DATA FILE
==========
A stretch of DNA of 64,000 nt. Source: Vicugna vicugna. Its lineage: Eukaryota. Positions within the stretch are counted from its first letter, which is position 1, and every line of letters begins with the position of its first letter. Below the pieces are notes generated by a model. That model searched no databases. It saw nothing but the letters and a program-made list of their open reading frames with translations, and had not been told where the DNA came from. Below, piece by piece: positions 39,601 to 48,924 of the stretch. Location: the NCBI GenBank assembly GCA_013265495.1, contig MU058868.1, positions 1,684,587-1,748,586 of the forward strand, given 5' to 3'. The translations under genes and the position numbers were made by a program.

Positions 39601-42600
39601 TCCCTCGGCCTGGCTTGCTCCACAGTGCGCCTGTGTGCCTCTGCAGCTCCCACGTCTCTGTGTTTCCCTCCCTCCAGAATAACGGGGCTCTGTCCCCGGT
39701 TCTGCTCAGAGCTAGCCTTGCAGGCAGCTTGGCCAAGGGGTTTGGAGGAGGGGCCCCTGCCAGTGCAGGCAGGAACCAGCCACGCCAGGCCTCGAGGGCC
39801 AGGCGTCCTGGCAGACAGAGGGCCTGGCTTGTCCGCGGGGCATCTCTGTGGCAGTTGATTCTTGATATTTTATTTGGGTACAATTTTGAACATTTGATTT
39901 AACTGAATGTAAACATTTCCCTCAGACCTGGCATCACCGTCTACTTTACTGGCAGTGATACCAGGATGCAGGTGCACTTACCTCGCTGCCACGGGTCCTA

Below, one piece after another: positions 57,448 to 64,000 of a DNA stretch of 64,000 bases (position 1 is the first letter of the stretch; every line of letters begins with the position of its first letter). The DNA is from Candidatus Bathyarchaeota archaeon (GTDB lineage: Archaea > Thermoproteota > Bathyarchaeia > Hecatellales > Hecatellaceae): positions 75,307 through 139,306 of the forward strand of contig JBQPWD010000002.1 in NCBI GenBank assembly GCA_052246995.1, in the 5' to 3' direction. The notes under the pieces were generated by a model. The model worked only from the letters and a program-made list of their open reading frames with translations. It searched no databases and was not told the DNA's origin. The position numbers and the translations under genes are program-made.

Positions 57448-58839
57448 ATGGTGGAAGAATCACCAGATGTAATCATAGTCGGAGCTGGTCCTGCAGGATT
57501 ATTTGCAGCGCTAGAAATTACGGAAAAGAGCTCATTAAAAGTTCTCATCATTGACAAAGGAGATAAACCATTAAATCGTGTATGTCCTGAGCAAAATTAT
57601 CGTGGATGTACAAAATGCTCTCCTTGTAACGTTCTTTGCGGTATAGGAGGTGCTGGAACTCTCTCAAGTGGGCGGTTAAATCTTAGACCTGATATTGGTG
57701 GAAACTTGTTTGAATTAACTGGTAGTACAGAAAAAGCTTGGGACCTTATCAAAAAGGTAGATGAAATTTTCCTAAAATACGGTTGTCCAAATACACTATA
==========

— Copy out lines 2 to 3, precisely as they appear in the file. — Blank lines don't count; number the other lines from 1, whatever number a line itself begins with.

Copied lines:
Positions 39601-42600
39601 TCCCTCGGCCTGGCTTGCTCCACAGTGCGCCTGTGTGCCTCTGCAGCTCCCACGTCTCTGTGTTTCCCTCCCTCCAGAATAACGGGGCTCTGTCCCCGGT